Overconfidence and the financial crisis

By Felix Salmon
May 5, 2009

Malcom Gladwell kicked off this morning’s New Yorker summit with a talk about the causes of the financial crisis in general, and of the collapse of Bear Stearns in particular, and started provocatively, by saying that if his diagnosis of the problem is correct, then really “there aren’t any solutions”.

Gladwell’s diagnosis is simple: massive amounts of overconfidence, as revealed by its two most common symptoms, miscalibration and the illusion of control. Both of which can be seen in spades in the person of Jimmy Cayne, whose interviews with William Cohan for House of Cards show a man who’s really very deluded about what Cohan, and Cohan’s readers, are going to think of him.

More generally, said Gladwell,

What’s going on on Wall Street isn’t the result of experts failing to act as experts: it’s the result of experts acting exactly like experts act. It’s not a result of incompetence, it’s a result of overconfidence.

When we look for evidence of miscalibration in people, he said, we find it overwhelmingly in experts. We find it when people are in conditions of great stress and complexity and competitiveness. And we find it overwhelmingly with older, more experienced people, doing difficult things which they feel very strongly about.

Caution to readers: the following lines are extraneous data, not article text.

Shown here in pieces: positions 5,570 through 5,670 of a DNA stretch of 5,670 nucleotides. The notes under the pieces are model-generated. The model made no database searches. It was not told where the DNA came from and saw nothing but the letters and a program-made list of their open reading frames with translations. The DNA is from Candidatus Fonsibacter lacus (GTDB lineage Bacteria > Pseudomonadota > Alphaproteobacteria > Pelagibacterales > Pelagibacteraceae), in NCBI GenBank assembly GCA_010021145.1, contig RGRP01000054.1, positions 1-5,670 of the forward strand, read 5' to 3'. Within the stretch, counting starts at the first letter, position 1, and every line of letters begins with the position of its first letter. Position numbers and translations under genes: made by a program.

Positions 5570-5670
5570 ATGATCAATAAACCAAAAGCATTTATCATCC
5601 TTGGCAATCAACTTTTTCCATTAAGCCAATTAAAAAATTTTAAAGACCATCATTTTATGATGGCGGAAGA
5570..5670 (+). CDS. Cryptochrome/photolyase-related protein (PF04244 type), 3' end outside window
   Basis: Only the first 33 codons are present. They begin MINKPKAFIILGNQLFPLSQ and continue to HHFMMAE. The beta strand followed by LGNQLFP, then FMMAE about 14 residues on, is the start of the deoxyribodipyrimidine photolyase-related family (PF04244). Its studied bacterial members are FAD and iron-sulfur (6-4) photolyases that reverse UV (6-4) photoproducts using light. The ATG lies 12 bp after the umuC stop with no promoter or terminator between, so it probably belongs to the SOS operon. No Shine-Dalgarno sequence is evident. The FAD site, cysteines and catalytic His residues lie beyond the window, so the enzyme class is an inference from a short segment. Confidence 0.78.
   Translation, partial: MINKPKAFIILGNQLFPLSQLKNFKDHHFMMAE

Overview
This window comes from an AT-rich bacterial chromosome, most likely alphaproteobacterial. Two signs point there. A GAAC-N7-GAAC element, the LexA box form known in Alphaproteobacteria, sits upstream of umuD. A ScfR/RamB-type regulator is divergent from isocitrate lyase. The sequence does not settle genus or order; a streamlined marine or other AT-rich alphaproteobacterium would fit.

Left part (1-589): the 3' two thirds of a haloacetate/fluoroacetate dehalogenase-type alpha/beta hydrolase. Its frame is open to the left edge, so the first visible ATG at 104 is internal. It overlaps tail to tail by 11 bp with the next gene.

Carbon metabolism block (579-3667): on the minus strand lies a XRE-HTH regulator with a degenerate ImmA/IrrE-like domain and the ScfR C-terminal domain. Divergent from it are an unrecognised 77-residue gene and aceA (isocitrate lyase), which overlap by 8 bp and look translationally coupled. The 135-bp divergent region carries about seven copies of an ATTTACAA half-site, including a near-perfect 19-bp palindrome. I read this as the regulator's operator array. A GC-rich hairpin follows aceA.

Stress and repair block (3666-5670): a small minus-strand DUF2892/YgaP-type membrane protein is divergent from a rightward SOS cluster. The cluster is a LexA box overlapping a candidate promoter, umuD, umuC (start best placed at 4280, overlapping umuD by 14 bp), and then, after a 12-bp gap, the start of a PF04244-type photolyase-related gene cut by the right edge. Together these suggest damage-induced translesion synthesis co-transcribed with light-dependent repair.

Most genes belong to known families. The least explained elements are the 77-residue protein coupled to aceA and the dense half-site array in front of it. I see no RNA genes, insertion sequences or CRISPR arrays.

Jimmy Cayne, said Gladwell, is the picture of overconfidence — and he’s quite typical when it comes to heads of Wall Street banks. And so, Gladwell concluded:

Our goal is not to enhance the expertise on Wall Street. Expertise they have in spades. Our goal is to rein in the expertise on Wall Street. Wall Street needs to be slower, less competitive, and a lot more boring.

This is undoubtedly true — the difficult thing, of course, is how to legislate it, in a world where banks are falling over themselves to repay TARP funds and start taking on lots of risk again. Here’s Matthew Richardson and Nouriel Roubini write in the WSJ this morning:

Consider also recent bank risk-taking. The media has recently reported that Citigroup and Bank of America were buying up some of the AAA-tranches of nonprime mortgage-backed securities. Didn’t the government provide insurance on portfolios of $300 billion and $118 billion on the very same stuff for Citi and BofA this past year? These securities are at the heart of the financial crisis and the core of the PPIP. If true, this is egregious behavior — and it’s incredible that there are no restrictions against it.